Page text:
Britain Gets a Boost With a Brexit Trade Deal, but Challenges Loom

But the fact that a deal was reached, and the potential for future cooperation, will reassure many.

“After such a torrid year, and during such a disrupted festive trading season, it’s a huge relief,” said Mike Cherry, the chairman of Britain’s Federation of Small Businesses, but he called on the government to give financial support for companies to spend on post-Brexit training and advice.

And the head of the Confederation of British Industry, which represents 190,000 businesses, said companies still needed more time to pore over the details and carry out changes. “It is urgent that both sides agree to smooth the cliff edge next week,” said Tony Danker, the group’s director general, who also expressed relief that a deal had been reached.

Some of the details published by the European Commission show the new trade agreement will apply immediately starting in January. It will be provisionally applied for up to two months to allow time for the European Parliament to scrutinize and ratify the deal.

Economists at Berenberg, a private bank, wrote in a note that a deal could “limit some of the damage” of leaving the single market and customs union. “By removing a major downside risk to the U.K. economy both in the near term and long term, a deal would unlock significant investment in U.K. and support the recovery once the ongoing coronavirus shock starts to fade,” they wrote. This would benefit stocks and the British pound next year, they added.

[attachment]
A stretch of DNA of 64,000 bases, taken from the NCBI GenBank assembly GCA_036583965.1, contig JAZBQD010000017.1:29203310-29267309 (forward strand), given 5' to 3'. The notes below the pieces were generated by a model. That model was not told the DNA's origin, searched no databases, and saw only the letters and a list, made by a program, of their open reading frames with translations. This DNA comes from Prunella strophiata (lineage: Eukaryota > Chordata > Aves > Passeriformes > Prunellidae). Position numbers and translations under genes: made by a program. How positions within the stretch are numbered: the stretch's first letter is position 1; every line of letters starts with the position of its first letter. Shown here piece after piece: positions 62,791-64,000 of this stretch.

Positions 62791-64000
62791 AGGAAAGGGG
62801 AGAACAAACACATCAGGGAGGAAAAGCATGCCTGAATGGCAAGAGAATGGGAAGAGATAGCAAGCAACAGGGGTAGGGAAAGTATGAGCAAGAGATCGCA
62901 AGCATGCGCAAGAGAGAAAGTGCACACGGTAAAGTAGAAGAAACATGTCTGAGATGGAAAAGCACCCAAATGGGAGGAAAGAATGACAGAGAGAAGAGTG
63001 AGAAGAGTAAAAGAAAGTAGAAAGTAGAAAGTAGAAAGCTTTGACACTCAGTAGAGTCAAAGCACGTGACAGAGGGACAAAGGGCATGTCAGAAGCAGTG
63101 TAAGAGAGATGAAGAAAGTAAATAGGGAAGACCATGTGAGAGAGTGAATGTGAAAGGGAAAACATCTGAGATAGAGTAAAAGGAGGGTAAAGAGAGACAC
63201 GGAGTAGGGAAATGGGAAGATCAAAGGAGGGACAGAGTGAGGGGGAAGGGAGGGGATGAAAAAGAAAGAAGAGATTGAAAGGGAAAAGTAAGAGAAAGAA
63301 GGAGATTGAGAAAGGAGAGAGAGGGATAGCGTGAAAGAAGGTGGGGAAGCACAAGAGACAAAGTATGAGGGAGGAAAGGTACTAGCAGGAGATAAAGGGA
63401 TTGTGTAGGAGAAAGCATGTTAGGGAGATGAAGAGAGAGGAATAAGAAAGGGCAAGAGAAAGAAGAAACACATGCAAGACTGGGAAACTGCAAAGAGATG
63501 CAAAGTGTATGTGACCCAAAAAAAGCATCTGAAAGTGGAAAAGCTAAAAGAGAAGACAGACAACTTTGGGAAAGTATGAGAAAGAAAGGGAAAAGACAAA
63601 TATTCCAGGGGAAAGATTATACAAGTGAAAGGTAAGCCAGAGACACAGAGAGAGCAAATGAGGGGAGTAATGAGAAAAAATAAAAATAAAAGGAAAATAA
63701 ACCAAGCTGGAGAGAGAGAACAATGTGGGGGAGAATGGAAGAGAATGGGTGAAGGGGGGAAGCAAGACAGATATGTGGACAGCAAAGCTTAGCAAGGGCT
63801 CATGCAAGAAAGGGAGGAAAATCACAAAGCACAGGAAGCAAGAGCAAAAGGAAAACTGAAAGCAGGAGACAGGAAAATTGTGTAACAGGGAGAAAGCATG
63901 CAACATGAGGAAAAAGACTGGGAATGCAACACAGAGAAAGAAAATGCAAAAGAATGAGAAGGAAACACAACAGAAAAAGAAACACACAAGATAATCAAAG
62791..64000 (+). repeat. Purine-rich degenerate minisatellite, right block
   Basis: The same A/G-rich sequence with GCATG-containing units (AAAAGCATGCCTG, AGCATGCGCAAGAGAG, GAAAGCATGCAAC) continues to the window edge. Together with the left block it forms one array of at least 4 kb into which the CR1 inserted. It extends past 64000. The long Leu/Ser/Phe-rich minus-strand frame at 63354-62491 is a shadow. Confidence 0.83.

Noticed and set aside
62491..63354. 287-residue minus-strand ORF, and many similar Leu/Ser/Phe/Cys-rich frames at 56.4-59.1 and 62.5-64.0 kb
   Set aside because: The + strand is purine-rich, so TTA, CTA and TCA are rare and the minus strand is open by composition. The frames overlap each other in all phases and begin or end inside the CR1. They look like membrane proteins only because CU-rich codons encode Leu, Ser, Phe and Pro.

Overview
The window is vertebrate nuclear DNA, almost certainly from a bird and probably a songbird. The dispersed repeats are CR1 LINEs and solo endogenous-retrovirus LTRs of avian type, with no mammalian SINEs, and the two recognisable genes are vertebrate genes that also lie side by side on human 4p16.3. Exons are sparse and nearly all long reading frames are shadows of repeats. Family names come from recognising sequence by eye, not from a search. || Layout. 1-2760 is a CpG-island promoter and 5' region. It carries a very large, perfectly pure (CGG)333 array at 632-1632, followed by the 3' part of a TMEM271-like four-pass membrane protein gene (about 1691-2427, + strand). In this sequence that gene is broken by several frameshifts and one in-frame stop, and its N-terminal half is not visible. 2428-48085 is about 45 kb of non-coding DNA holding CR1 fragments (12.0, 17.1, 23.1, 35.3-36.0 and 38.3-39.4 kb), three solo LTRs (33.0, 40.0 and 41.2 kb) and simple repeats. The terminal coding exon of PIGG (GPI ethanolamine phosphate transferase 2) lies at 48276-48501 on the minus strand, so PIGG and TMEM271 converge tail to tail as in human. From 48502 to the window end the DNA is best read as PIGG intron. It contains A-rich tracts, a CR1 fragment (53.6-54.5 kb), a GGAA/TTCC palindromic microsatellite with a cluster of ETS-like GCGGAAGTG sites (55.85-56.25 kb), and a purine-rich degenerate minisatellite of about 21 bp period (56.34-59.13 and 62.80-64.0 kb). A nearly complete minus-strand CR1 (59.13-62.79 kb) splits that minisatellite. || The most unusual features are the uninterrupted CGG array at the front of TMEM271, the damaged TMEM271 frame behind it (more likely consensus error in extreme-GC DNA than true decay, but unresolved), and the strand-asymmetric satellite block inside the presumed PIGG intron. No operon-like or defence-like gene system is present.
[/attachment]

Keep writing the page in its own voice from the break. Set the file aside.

Without an agreement, the two sides would have ended up trading on World Trade Organization terms, the default set of trade rules between most countries. That would have led to high tariffs on agricultural products like cheese and meat, making them more expensive. Britons buying cars imported from Europe, and vice versa, would have faced costly tariffs, too.

The pound has been the financial asset most sensitive to the Brexit negotiations, a rough barometer of Britain’s economic prospects. Before the vote in June 2016, a pound bought 1.30 euros. The day of the referendum result was the pound’s worst on record, and it has never fully recovered.

On Thursday, £1 bought €1.11, a gain of 1.4 percent in the 24 hours before the deal was announced, but slipped from its highest levels later.

“Markets have been looking through the saber-rattling of recent weeks in broad anticipation of a deal. Hence we’ve already had a notable rise in sterling,” Karen Ward, a strategist at J.P. Morgan Asset Management, said in a statement.



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